At it’s regular monthly meeting today, Brockville’s “Finance Admin, Operations” standing committee received an update from John Taylor, chair of the Brock Trail committee, reviewing progress to date in completing the trail. While there is lots of work left to do, progress is significant, as anyone walking or rolling around town knows. Of special note, for every $1 spent by the city, the Brock Trail committee has raised an additional $2.46 from grants, donations, and in-kind. To date, expenditures total approximately $1.4million, the equivalent of 28 “jobs created” (a.k.a. “FTE-years”) as tallied by economic programs. The update is attached below.2017 07 18 Brock Trail Update
(June 15, 2017) Construction is progressing quickly on the active transportation link through Brockville’s 401 corridor. As described in earlier documents and shown in the diagram below, the link is a joint project between the Brockville cycling advisory committee and the Brock Trail committee. The link consists of sidewalks converted to boulevard trails, a pedestrian crossover at Bramshot, and a widening and resurfacing of the old trail through the Ormond Street Park. Expect this trail segment to be completed and open for use within a few weeks.
Once this segment and the new trail segment from Laurier to Centennial are completed, we’ll have an off-road trail route all the way from the waterfront to the Mac Johnson Wildlife Area.
(May 1) Following a review of the financing of Brock Trail projects, the proposal for the 2017 slate of crossings went back through FAO (Finance, Administration, Operations standing committee) and then through City Council last week, where the following motion was carried as part of the consent agenda:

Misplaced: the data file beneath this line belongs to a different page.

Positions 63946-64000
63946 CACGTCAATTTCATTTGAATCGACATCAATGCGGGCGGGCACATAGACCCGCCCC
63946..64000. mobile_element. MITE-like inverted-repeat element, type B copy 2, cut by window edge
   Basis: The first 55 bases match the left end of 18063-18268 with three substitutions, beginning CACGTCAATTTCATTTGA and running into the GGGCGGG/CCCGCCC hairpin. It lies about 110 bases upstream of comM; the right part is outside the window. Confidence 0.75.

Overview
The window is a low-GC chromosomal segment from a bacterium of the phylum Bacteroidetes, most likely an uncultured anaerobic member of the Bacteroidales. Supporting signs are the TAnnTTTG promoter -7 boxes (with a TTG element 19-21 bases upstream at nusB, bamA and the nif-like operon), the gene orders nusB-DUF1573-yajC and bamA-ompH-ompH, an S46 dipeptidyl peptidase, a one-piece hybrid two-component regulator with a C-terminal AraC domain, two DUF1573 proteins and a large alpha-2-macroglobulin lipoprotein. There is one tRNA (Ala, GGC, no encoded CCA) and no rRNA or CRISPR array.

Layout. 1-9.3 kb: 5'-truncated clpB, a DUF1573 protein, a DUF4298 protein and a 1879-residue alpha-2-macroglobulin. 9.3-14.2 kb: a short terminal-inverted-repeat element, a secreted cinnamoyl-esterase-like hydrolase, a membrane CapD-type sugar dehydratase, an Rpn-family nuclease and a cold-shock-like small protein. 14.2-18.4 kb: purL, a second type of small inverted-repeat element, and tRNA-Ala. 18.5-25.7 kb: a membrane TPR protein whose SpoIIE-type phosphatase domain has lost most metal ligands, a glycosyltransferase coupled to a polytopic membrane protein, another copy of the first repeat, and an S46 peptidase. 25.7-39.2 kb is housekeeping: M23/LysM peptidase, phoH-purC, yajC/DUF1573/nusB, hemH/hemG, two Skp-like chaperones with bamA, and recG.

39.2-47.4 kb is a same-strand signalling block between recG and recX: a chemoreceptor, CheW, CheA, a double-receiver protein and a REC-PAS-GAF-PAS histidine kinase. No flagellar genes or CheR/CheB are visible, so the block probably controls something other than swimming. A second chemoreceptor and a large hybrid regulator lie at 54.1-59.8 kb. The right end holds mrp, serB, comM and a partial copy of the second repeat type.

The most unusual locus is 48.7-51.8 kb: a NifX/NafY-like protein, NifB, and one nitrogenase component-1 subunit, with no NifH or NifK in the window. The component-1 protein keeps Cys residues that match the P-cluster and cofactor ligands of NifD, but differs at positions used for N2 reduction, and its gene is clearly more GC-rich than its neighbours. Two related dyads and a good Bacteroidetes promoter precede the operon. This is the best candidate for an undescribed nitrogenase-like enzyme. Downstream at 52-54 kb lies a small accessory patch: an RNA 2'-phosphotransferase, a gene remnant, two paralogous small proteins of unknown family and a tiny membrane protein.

THAT the attached report titled “Brock Trail Pedestrian Crossings/Crossovers (PXO’s)” produced on behalf of the Brock Trail Committee be approved for identifying locations for the installation of Pedestrian Crossovers; and
THAT the following Brock Trail pedestrian crossings be implemented in 2017: Henry Street at Brockville Museum, St. Paul Street at Butler’s Creek bridge, Cedar Street at Church Street, Ormond Street at Bramshot Avenue, Laurier Boulevard at Bridlewood Drive and Centennial Road at Buell’s Creek bridge; and
THAT By-Law 21-93, Traffic By-law be amended accordingly.
These six pedestrian crossovers, when completed this year, and added to the existing pedestrian crossover on King St West are all crossings at which those driving and cycling are required to come to a complete stop for those walking and signalling to cross. Drivers must remain stopped until those crossing are clear of the crossover.
The linked article provides a great overview of the importance of trail-oriented development in rural and small towns, both for residents and visitors, for economic benefits ranging across health, tourism, property values, community and business development.
The discussion covers two types of trail development – longer regional trails (like Brockville being situated on the 2,000 km Great Lakes Waterfront Trail) and local developments like our Brock Trail.
Brockville’s project to extend the Brock Trail through the 401 corridor and extend the Trail from Laurier north to Centennial is receiving a $175,000 grant from the federal government. Continue reading “NEWS: Joint Brock Trail & Cycling Project Scores Second Major Infrastructure Grant”